HAL must build 40 Mark 1 fighters and 83 Mark 1A fighters by 2028, so that the assembly lines will then be free for the construction of six squadrons of Tejas Mark 2s
By Vikas Gupta
Defence News of India, 8 Apr 23
Defense Secretary Giridhar Aramane on Friday inaugurated a third production line for the light combat aircraft (LCA) Tejas in Bangalore. HAL currently operates two LCA assembly lines in Bengaluru, enabling it to produce 16 Tejas fighters per year.
“The new production line will allow the company to increase Tejas Mark 1A production capacity from 16 to 24 aircraft per year,” said CB Ananthakrishnan, President and Chief Executive Officer (CMD) of HAL.
With the Indian Air Force (IAF) having placed orders on HAL for 40 Tejas Mark 1 fighters and 83 Tejas Mark 1A fighters, it is essential to build them quickly so that the Tejas assembly lines are free for construction of six squadrons of Tejas Mark 2 aircraft.
Senior HAL and Aeronautical Development Agency (ADA) officials agree that the Tejas Mark 2 is unlikely to enter production before 2027-28. Development of the Tejas Mark 2 will involve replacing the current General Electric F-404 engine of the Tejas Mark 1A with the more powerful GE F-4I4 and upgrading avionics and armament. Prototype development is expected to take until 2025, with another two to three years spent on flight testing the Tejas Mark 2 and preparing production drawings.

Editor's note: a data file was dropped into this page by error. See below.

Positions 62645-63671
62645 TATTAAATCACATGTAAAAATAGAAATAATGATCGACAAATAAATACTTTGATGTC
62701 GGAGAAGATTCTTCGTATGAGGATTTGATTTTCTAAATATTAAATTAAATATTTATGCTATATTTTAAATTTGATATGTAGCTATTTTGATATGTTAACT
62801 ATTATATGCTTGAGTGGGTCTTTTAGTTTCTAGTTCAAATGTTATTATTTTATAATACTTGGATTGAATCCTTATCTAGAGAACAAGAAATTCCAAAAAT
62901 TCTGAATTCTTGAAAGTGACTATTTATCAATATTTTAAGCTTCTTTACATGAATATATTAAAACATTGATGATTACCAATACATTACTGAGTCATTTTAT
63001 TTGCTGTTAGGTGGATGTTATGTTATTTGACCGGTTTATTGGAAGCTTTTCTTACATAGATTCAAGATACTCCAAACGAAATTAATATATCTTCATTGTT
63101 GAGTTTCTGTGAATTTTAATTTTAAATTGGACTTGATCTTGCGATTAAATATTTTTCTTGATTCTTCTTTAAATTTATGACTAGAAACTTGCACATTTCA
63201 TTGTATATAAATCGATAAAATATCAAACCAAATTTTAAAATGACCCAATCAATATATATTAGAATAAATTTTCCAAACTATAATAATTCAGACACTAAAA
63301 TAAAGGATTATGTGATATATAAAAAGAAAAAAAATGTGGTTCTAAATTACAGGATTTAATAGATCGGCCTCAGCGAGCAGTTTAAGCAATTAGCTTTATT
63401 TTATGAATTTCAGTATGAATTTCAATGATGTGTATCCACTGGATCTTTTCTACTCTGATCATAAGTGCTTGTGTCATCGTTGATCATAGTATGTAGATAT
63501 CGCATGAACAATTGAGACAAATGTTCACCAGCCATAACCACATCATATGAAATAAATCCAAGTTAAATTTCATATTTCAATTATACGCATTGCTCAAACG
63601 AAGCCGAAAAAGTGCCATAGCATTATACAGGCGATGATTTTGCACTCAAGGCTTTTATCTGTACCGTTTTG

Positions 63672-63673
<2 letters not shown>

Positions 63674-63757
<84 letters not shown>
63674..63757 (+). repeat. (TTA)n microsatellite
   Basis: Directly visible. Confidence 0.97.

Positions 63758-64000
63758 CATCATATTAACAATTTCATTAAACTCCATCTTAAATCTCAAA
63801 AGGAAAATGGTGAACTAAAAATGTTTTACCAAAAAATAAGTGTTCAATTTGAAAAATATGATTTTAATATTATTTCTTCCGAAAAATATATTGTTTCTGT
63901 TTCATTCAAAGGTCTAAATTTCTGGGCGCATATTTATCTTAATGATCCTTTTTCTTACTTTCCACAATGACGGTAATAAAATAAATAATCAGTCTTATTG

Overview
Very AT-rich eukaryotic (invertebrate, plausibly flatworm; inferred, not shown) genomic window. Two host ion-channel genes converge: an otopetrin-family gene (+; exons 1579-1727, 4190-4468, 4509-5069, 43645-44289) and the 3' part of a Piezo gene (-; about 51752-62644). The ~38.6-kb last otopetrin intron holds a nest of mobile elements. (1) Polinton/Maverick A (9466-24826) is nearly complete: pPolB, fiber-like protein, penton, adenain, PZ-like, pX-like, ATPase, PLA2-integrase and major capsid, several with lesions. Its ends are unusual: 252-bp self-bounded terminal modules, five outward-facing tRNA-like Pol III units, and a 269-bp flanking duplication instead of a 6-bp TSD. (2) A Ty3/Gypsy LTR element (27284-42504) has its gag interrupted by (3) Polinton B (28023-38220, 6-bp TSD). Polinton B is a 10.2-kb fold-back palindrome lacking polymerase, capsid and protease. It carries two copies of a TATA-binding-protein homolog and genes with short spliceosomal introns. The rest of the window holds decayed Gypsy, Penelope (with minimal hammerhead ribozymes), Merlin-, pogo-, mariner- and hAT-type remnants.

In the meantime, HAL wants the IAF’s order of 83 Tejas Mark IA to keep the current production lines busy until 2028.
The Mark 1-A would be faster and more agile than the current Mark I. Developing it would involve reducing the weight of the current fighter by 800 kilograms, in particular systems like the landing gear, which are currently “over-designed “, or constructed heavy, for safety. HAL also proposes to remove 300 kg of dead weight distributed on the Mark I to balance the hunter in a homogeneous way.
The Secretary of Defense also handed over to the IAF the 100th Sukhoi-30MKI fighter which today underwent Repair and Overhaul (ROH) at HAL’s Nashik Division.
He commended HAL’s efforts in setting up an ROH facility for the Su-30MKI and establishing a new production line for LCA manufacturing. “The government has presented several Aatmanirbhar Bharat policies, and that puts HAL in a very important position,” he said.
HAL’s Nashik Division has achieved a maximum overhaul capacity of 20 Sukhoi-30MKI aircraft per year, despite supply chain issues caused by the current geopolitical situation.
The Nashik Division set up an ROH facility for its large fleet of 272 Sukhoi-30 MKIs in 2014, the first of its kind in the world. Having gained experience in manufacturing and overhauling MiG and Sukhoi-30MKI series fighters, HAL has mastered ROH technology with valuable support from the IAF, regulators and private industries.